Today is the 50th anniversary of the March on Washington and the "I have a dream" speech. I have a lot of gratitude in my heart today for the brave people who risked so much in the hopes of freedom and equality for all.
Although my sweet baby does not live in a world free from racism, it is a very different world than it was 50 years ago. A dear friend of mine, Claustina Mahon-Reynolds, and I took our families to a reading of a play about Emmett Till a few months ago. The play touched me the most when someone asked Emmett's mother if she thought that perhaps other children live because her son was killed. I couldn't escape the thought that perhaps my child lives because her son does not. It was the thought of Emmett Till that made Rosa Parks, and so many others, stand their ground. Tyson and I didn't name our son specifically after Emmett Till, but if his name helps people remember Emmett Till, we are glad of it.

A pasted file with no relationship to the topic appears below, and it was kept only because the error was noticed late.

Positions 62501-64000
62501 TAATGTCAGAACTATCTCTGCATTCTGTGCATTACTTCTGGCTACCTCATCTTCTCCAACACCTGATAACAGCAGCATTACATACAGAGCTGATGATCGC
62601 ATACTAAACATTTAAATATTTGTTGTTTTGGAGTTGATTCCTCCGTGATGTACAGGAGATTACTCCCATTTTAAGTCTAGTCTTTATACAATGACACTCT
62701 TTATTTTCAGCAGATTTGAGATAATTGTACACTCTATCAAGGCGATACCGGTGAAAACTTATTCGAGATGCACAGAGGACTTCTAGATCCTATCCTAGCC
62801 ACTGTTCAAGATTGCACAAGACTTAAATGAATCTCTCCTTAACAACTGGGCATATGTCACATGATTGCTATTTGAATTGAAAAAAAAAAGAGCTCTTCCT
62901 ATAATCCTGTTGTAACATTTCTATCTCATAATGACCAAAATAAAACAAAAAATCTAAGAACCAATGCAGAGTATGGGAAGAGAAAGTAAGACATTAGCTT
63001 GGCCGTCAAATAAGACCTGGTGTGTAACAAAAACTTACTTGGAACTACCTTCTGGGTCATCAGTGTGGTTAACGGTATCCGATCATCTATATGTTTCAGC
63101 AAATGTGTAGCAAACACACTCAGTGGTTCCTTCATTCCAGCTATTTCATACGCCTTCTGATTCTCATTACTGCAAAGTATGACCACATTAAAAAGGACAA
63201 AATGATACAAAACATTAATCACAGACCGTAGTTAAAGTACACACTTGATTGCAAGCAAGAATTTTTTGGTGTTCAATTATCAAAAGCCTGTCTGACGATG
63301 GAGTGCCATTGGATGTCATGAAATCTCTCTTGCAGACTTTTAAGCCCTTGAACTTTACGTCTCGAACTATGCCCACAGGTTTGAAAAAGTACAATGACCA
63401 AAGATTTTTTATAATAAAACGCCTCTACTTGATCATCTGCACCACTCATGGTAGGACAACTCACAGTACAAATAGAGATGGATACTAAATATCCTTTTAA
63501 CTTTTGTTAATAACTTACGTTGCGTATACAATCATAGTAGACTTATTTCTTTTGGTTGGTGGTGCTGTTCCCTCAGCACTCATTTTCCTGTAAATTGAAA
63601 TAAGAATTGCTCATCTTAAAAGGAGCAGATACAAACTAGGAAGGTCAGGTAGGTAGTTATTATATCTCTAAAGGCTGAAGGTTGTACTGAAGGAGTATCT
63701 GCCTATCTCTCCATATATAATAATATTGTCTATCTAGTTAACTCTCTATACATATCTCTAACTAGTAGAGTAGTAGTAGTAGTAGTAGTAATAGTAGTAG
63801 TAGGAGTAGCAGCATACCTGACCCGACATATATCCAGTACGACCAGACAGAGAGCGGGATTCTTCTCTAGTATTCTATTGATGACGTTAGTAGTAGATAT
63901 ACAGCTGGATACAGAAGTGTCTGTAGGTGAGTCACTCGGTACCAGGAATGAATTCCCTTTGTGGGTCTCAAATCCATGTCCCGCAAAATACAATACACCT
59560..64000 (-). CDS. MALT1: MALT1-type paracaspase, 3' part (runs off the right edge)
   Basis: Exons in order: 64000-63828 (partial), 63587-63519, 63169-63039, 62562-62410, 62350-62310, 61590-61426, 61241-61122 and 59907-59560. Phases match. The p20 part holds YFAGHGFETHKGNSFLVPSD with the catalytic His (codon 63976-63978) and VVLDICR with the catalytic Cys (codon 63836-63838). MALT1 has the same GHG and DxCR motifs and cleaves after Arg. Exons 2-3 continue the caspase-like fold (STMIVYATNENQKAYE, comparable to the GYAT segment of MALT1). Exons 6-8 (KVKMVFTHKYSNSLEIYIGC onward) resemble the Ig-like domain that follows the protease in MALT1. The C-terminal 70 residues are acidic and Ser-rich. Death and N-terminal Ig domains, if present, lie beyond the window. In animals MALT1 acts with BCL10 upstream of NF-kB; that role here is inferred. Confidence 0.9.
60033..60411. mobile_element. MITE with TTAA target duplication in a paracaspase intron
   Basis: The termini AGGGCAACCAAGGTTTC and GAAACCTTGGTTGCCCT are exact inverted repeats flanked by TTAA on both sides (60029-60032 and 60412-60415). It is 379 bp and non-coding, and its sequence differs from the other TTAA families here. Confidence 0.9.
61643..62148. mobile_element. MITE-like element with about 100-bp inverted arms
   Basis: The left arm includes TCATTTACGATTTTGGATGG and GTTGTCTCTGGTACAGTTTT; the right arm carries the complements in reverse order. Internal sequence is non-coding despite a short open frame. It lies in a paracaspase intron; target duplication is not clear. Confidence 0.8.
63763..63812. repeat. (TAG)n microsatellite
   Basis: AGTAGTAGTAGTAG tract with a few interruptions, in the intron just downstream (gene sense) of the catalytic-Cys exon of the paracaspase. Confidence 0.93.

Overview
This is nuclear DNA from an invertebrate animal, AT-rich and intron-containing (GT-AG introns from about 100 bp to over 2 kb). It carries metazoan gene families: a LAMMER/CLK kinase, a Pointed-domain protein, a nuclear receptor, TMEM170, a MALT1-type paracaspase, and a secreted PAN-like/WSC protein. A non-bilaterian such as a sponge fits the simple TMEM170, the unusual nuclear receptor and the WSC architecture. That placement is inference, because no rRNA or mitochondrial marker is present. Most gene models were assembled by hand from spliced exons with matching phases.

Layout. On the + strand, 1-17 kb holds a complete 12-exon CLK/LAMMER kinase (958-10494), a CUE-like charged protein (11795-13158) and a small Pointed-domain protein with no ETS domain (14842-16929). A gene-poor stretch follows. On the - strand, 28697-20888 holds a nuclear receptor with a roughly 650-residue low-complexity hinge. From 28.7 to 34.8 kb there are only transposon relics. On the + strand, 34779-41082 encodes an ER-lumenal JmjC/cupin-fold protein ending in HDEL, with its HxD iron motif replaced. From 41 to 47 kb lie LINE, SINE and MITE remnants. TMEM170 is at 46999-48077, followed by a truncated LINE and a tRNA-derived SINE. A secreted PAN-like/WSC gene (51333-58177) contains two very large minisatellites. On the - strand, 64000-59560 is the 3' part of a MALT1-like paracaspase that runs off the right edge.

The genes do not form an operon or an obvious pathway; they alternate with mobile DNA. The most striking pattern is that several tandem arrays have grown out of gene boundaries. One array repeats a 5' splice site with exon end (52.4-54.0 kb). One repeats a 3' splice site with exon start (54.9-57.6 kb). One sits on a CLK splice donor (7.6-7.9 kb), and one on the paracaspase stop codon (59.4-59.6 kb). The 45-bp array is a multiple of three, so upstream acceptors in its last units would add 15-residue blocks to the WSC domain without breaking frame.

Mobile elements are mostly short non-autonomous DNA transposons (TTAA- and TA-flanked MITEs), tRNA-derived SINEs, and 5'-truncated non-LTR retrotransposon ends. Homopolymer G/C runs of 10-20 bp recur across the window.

I always had sympathy for those suffering from racism, but it's different now. Having an African-American child makes the Civil Rights movement very very personal. I look into Emmett's face, and I wonder about the stories of his ancestors. My connection to my child gives me a feeling of connection to them, and I hope that someday he will feel the pride and gratitude that I feel.